When Jenna Rasmussen heard that Betty White died on New Year's Eve, the Minneapolis woman logged onto the Animal Humane Society's website and made a $100 donation in the actress' name.
"I watched her over the years and wanted to honor her love of animals," said Rasmussen, a retired insurance underwriter who adopted her last two dogs from the Humane Society and has left the organization a bequest in her will. "Betty White was an animal freak like me."
Rasmussen's impulse was spontaneous, but there's now a national initiative to raise money for animal welfare nonprofits in honor of the late comedian.
Via the #BettyWhiteChallenge, apparently started by a fan on Twitter, animal lovers are being encouraged to donate $5 to their favorite animal charity on Jan. 17, which would have been White's 100th birthday.
White was vocal about her love of animals and used her celebrity and her time offscreen to promote the welfare of animals with fins and feathers as well as traditional pets. She was a trustee of the Los Angeles Zoo and the Actors and Others for Animals fund and a supporter of the Marine Mammal Center. She also made significant donations that sponsored more than 30 animal health studies.
For Minnesota nonprofits that are always in need of money from donors, the grassroots groundswell honoring White's legacy could prove a real windfall.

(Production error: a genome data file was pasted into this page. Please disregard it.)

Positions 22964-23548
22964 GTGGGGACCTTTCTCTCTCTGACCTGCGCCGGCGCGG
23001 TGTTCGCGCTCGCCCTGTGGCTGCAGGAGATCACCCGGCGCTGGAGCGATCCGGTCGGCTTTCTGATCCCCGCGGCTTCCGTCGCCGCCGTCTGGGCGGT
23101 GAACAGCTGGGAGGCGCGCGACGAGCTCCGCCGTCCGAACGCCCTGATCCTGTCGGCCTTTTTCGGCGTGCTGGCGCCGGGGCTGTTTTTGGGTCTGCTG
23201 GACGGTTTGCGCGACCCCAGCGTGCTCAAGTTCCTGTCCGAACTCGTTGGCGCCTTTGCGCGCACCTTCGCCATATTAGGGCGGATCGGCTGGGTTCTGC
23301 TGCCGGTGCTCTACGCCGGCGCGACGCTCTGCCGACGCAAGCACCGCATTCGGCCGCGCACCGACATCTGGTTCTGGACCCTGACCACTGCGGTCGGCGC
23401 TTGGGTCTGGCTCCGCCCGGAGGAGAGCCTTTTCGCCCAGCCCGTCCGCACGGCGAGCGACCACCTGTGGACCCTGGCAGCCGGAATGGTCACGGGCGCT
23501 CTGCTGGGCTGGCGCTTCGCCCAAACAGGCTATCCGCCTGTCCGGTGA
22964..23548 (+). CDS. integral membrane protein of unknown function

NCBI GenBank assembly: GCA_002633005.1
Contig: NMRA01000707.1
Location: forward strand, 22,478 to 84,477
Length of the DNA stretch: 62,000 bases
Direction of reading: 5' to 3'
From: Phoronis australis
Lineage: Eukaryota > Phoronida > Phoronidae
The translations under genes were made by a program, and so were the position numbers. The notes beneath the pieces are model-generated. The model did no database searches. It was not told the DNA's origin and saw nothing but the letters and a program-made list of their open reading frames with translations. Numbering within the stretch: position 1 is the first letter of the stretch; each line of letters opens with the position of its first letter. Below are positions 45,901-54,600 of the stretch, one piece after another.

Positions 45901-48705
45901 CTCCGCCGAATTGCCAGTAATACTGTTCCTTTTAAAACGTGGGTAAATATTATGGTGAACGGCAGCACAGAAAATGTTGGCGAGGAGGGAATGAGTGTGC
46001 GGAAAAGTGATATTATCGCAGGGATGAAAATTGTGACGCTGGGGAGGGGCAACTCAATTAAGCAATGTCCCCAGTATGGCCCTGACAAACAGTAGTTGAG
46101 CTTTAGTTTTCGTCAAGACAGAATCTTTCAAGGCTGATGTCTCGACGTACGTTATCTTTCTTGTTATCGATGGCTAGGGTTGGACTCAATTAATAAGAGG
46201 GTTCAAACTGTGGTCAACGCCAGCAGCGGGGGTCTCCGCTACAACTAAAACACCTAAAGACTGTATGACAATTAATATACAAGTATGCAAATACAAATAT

"Ruff Start Rescue would be honored if you chose to memorialize Betty by making a donation in support of our efforts to save animals in need," said Azure Davis, founder and executive director of the animal rescue organization based in Princeton, Minn.
Mission Animal Hospital in Eden Prairie has organized a January campaign around the challenge, using its social media channels to remind donors to give.
"I'm a Betty White fan. Isn't everyone?" asked Mission founder, executive director and veterinarian Dr. Susan Miller. "She valued the hard work of caring for animals and she understood that when you help pets, you're helping people."
Mission Animal Hospital serves "working poor, paycheck-to-paycheck pet owners," said Miller, providing them with free and reduced-price veterinary care. In 2020, the nonprofit subsidized $1.1 million in veterinary services. Eighty-five percent of those served are low-income patrons; the 15% of pet owners who pay full price underwrite those costs.
"Of course we are glad for any donation but I'm glad they are asking for just $5, so many of her fellow animal lovers can participate," said Miller. "We know that people who are low-income are some of the most generous out there."
The Animal Humane Society is not making a direct plea connected to White, but it already has benefited from donors who have been motivated by the challenge. Donors have been mentioning the actress by name on the donation form when they give online or through the organization's phone line.
"This is especially powerful because it's not run by one animal welfare organization and it comes from the community," said Krista Gallagher Colt, the society's director of annual giving and advancement services.
Colt said the challenge is likely to do more than just honor White's legacy.
"These donations could start a long-term relationship with organizations like ours," she said. "When people raise their hand and put their money where their values are, they find out how good it feels. Betty White knew that."